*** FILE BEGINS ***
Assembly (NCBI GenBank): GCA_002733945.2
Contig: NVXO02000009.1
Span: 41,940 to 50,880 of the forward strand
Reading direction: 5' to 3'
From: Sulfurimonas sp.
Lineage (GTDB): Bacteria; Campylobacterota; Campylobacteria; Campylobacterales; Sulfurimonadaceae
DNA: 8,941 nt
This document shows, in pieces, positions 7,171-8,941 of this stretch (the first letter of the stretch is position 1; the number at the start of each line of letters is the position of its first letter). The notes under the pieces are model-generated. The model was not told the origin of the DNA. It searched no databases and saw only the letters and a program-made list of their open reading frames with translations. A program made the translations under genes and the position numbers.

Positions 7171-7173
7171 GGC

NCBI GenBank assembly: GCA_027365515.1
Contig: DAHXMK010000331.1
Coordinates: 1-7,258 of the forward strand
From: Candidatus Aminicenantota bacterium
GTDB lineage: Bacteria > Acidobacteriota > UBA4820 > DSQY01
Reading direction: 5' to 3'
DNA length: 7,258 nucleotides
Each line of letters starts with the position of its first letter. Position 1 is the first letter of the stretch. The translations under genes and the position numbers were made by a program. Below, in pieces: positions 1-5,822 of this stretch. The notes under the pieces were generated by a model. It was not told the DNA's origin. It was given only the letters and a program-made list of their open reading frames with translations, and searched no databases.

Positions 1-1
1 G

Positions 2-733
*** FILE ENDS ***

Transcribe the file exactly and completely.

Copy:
Assembly (NCBI GenBank): GCA_002733945.2
Contig: NVXO02000009.1
Span: 41,940 to 50,880 of the forward strand
Reading direction: 5' to 3'
From: Sulfurimonas sp.
Lineage (GTDB): Bacteria; Campylobacterota; Campylobacteria; Campylobacterales; Sulfurimonadaceae
DNA: 8,941 nt
This document shows, in pieces, positions 7,171-8,941 of this stretch (the first letter of the stretch is position 1; the number at the start of each line of letters is the position of its first letter). The notes under the pieces are model-generated. The model was not told the origin of the DNA. It searched no databases and saw only the letters and a program-made list of their open reading frames with translations. A program made the translations under genes and the position numbers.

Positions 7171-7173
7171 GGC

NCBI GenBank assembly: GCA_027365515.1
Contig: DAHXMK010000331.1
Coordinates: 1-7,258 of the forward strand
From: Candidatus Aminicenantota bacterium
GTDB lineage: Bacteria > Acidobacteriota > UBA4820 > DSQY01
Reading direction: 5' to 3'
DNA length: 7,258 nucleotides
Each line of letters starts with the position of its first letter. Position 1 is the first letter of the stretch. The translations under genes and the position numbers were made by a program. Below, in pieces: positions 1-5,822 of this stretch. The notes under the pieces were generated by a model. It was not told the DNA's origin. It was given only the letters and a program-made list of their open reading frames with translations, and searched no databases.

Positions 1-1
1 G

Positions 2-733